Telematics most commonly relate to computerised systems that update information at the same rate as they receive data, enabling them to direct or control a process such as an instantaneous autonomous warning notification in a remote machine or group of machines. By use of telematics as applied to intelligent vehicle technologies, instantaneous direction travel cognizance of a vehicle may be transmitted in real-time to surrounding vehicles traveling in the local area of vehicles equipped (with EWSV) to receive said warning signals of danger.
Intelligent vehicle technologies
Telematics comprise electronic, electromechanical, and electromagnetic devices — usually silicon micromachined components operating in conjunction with computer controlled devices and radio transceivers to provide precision repeatability functions (such as in robotics artificial intelligence systems) emergency warning validation performance reconstruction.
Intelligent vehicle technologies commonly apply to car safety systems and self-contained autonomous electromechanical sensors generating warnings that can be transmitted within a specified targeted area of interest, say within 100 meters of the emergency warning system for vehicles transceiver. In ground applications, intelligent vehicle technologies are utilized for safety and commercial communications between vehicles or between a vehicle and a sensor along the road.
Telematics technology has allowed car clubs
to emerge, such as City Car Club
in the UK
. Telematics-enabled computers allow organisers to track members' usage and bill them on a pay-as-you-drive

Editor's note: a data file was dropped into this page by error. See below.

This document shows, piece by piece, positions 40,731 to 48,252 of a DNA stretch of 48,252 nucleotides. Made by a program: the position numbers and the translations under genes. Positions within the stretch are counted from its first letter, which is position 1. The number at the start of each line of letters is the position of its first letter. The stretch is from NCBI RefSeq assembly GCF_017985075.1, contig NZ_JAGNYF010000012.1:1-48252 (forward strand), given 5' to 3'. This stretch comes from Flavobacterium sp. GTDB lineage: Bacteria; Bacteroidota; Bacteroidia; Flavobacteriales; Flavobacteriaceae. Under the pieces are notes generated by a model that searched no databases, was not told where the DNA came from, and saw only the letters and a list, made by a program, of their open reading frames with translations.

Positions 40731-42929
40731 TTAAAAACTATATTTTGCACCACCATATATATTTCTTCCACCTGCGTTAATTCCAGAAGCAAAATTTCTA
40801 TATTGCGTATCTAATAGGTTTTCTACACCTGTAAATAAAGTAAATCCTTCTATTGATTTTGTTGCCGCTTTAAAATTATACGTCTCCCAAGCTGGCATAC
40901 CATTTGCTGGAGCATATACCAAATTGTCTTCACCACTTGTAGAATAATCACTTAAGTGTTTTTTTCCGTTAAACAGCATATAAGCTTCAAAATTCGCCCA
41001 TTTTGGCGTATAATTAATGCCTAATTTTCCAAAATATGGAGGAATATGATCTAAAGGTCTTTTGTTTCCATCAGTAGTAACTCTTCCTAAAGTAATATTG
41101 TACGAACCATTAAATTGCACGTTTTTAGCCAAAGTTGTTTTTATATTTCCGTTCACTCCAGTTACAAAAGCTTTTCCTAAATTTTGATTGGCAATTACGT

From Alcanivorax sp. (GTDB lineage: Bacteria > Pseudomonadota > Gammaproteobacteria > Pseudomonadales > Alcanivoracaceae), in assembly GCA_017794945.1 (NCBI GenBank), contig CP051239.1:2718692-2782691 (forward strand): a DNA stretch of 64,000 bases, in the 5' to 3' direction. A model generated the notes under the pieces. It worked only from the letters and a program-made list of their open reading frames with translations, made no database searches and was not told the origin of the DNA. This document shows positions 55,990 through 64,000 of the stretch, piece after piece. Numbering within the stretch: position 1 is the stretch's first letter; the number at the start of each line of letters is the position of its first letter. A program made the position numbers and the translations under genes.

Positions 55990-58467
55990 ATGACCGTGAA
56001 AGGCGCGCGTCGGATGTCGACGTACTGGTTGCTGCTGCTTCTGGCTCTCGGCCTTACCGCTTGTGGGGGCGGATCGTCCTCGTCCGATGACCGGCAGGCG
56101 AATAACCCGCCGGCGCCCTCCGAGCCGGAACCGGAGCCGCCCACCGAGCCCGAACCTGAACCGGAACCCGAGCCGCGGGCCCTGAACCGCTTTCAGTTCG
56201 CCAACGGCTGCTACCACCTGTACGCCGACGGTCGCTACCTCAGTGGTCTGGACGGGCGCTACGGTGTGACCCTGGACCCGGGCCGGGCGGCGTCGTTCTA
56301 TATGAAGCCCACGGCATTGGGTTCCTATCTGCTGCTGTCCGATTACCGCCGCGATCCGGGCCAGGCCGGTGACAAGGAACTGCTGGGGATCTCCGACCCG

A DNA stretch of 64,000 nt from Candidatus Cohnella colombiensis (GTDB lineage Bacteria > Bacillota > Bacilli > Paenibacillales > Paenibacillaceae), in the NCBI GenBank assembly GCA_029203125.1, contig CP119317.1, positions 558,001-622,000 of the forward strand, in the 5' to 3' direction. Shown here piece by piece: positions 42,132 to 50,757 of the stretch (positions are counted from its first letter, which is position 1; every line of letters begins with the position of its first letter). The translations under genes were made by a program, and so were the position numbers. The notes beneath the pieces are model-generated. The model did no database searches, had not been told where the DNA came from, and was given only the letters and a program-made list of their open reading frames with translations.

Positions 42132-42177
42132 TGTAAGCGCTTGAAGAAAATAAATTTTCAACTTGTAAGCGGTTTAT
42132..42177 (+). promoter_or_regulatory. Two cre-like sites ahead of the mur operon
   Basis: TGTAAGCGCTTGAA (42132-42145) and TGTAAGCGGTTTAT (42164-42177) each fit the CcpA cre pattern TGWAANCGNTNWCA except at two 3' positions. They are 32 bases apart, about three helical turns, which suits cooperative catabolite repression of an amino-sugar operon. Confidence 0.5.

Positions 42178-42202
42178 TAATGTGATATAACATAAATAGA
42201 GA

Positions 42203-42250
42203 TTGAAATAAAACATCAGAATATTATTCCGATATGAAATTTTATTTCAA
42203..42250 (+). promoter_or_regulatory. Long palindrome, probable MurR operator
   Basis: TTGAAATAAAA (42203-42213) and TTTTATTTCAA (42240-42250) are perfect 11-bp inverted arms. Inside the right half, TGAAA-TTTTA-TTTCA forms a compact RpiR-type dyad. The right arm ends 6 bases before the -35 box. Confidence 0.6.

See also PAYD and Auto insurance risk selection
The basic idea of telematic auto insurance is that a driver's behavior is monitored directly while the person drives and this information is transmitted to an insurance company. The insurance company then assesses the risk of that driver having an accident and charges insurance premiums accordingly. A driver who drives long distance at high speed, for example, will be charged a higher rate than a driver who drives short distances at slower speeds.
Telematic auto insurance was independently invented and patented by a major U.S. auto insurance company, Progressive Auto Insurance and a Spanish independent inventor, Salvador Minguijon Perez (European Patent EP0700009B1). The Progressive patents cover the use of a cell phone and GPS to track movements of a car. The Perez patents cover monitoring the car's engine control computer to determine distance driven, speed, time of day, braking force, etc. Ironically, Progressive is developing the Perez technology in the US and European auto insurer Norwich Union is developing the Progressive technology for Europe.
Trials conducted by Norwich Union in 2005 have found that young drivers (18 to 23 year olds) signing up for telematic auto insurance have had a 20% lower accident rate than average.
Recent theoretical economic research on the social welfare effects of Progressive's telematics technology business process patents have questioned whether the business process patents are pareto efficient for society. Preliminary results suggest that it is not, but more work is needed.
- Matthew Wright, Editor, UK Telematics Online
- IEEE Communications Magazine, April 2005, "Ad Hoc Peer-to-Peer Network Architecture for Vehicle Safety Communications"
- IEEE Communications Magazine, April 2005, "The Application-Based Clustering Concept and Requirements for Intervehicle Networks"
- Jerzy Mikulski, Editor, "Advances in Transport Systems Telematics". Monograph. Publisher Jacek Skalmierski Computer Studio. Katowice 2006. ISBN 83-917156-4-7
- Jerzy Mikulski, Editor, "Advances in Transport Systems Telematics 2". Monograph. Publisher Chair of Automatic Control in Transport, Faculty of Transport, Silesian University of Technology. Katowice 2007. ISBN 978-83-917156-6-6
- World report on road traffic injury prevention. World Health Organization.